German-born and British-reared, Max Richter, 53, crafts bold classical music (recomposition of Vivaldi’s Four Seasons) and politically conscious compositions (the anti-violence The Blue Notebooks and anti-hustle Sleep). The pianist of prolific film and ballet scores currently tours music from his score to HBO’s The Leftovers and a 60-minute version of his eight-hour concert Sleep. Richter emailed from the road.
Austin Chronicle: Could you discuss why Sleep encourages people to unplug?
Max Richter: One of the things that started me writing Sleep was realizing that we’re moving toward a culture suited very well to corporations while eroding some basic human experiences. That really valuable and speculative “not really doing anything in particular” space has been taken from us by our screens. Or we have taken it from ourselves. Insomnia is on the rise. We are wired.
But we are more than units of production and consumption. Sleep is a manifesto for a slower pace of existence. My hope is that the project can work as a pause button on the digital universe; an invitation to step off the hamster wheel.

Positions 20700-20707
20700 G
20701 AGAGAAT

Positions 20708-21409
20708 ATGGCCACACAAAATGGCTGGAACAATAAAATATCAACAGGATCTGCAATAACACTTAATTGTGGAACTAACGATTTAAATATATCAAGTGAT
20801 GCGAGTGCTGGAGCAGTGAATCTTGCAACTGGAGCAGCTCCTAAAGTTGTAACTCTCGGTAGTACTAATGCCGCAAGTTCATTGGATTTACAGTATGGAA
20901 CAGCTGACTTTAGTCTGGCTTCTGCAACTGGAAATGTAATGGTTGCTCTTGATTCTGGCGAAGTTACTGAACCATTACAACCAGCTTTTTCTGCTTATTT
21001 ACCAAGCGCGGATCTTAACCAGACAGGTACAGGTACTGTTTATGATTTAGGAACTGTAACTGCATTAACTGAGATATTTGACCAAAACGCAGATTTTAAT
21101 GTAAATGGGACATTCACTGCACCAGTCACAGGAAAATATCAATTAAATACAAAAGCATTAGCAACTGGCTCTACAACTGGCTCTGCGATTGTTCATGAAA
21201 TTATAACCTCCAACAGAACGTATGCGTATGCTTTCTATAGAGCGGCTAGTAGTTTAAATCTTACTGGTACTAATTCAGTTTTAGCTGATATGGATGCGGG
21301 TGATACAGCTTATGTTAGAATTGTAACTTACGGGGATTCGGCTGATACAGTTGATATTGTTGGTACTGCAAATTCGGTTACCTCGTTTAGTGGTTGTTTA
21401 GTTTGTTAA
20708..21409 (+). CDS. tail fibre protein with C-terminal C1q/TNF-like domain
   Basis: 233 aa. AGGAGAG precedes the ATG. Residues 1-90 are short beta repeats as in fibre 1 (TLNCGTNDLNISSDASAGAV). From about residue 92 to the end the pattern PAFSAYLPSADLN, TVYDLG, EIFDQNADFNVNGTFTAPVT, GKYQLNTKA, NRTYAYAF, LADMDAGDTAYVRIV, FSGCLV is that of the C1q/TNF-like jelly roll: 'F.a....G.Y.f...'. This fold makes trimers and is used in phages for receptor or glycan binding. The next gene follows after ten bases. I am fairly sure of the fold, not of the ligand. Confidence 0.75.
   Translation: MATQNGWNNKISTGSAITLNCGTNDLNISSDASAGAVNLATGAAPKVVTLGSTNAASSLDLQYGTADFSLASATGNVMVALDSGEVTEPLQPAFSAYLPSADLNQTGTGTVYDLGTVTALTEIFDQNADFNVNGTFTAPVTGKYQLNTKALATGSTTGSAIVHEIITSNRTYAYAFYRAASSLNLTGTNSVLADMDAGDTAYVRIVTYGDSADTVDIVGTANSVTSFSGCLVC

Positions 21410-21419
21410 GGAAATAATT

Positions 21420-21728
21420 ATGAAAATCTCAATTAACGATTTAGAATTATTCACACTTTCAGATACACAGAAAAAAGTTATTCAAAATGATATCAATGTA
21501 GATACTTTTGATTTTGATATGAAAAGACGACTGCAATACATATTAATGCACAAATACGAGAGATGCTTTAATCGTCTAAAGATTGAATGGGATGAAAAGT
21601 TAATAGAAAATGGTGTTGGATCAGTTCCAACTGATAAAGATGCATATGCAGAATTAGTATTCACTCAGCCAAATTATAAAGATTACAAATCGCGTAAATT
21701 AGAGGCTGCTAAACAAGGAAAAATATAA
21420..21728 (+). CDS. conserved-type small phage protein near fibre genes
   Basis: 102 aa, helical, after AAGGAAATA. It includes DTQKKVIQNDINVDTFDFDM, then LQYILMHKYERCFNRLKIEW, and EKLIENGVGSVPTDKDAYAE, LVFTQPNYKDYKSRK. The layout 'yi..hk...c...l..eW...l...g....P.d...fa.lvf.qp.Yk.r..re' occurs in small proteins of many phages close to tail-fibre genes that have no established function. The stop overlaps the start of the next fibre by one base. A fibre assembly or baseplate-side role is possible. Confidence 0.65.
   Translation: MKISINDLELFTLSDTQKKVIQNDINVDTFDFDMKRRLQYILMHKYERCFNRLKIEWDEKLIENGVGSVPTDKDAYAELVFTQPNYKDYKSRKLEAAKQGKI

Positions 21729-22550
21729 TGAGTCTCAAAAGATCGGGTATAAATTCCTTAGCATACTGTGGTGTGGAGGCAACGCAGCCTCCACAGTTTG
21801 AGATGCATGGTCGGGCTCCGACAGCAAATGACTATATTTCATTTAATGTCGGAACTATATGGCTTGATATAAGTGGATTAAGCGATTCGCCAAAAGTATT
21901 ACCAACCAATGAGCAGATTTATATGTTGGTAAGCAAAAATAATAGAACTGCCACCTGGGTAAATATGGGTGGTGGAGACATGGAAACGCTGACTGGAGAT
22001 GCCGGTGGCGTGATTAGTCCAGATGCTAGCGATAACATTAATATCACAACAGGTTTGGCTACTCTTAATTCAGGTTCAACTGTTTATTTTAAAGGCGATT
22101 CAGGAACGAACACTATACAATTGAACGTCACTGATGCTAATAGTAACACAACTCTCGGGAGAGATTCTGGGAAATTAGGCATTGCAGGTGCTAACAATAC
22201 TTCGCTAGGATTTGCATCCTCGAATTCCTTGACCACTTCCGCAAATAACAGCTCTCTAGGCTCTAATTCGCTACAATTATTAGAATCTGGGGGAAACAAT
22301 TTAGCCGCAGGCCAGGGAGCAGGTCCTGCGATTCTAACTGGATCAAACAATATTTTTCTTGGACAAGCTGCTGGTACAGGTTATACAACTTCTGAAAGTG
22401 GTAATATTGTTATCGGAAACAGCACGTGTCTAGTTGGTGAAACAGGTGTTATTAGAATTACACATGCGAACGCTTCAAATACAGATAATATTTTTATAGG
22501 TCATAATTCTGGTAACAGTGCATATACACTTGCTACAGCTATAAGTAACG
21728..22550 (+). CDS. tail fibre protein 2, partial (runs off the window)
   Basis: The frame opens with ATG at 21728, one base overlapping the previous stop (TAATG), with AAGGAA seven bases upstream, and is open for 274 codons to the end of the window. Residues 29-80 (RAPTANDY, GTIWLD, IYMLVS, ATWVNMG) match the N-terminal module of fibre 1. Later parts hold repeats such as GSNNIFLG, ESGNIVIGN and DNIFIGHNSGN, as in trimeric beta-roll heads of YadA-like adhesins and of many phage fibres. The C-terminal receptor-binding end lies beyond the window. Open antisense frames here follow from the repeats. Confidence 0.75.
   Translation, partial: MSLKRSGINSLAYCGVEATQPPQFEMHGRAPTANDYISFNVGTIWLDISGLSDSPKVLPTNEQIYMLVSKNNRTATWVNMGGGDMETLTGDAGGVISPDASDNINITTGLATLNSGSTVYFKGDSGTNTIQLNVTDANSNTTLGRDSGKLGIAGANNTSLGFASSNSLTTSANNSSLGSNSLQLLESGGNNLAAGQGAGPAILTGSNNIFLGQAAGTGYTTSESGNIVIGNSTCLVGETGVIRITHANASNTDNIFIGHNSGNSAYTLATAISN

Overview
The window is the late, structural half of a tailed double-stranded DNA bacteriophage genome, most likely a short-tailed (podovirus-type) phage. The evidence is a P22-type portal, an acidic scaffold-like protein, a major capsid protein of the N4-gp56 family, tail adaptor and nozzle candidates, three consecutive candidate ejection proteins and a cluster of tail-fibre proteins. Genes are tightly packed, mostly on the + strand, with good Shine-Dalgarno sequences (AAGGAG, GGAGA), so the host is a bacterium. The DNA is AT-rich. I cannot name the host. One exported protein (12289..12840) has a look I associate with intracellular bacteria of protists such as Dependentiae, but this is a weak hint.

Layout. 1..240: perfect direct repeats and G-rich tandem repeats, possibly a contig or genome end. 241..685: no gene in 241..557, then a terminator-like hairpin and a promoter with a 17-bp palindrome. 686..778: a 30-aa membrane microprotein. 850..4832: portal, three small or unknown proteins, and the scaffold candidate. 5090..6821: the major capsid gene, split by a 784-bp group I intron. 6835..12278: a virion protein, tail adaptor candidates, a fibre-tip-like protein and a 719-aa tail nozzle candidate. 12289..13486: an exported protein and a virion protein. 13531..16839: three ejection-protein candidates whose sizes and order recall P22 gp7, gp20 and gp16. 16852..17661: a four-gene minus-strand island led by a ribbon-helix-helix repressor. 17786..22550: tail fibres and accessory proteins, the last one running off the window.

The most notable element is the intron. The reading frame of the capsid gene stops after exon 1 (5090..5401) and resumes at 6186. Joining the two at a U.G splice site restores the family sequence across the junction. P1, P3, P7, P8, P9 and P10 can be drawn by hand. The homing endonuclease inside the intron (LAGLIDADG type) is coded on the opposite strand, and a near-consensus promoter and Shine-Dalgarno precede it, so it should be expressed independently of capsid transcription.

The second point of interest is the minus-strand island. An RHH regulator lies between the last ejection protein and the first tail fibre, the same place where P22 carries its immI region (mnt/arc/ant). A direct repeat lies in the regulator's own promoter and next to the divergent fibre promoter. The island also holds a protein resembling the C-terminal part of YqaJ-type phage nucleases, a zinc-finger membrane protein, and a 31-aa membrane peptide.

AC: What are you currently listening to?
MR: It’s the Beethoven anniversary year, so I’m revisiting his music, which is a huge pleasure. I’m also listening to a lot of Little Richard and his contemporaries. I love the rawness and energy of that material.
AC: Do you have any favorite electronic artists right now?
MR: Arca and the Haxan Cloak would be a couple I’ve enjoyed recently. Kaitlyn Aurelia Smith, too.
AC: Who’s your favorite rock band?
MR: Khruangbin are a bit of a favourite right now.
AC: What so-called “guilty pleasures” would you admit to?
MR: King Gizzard are definitely a pleasure, guilty or not.
Fri., Oct. 18, 8pm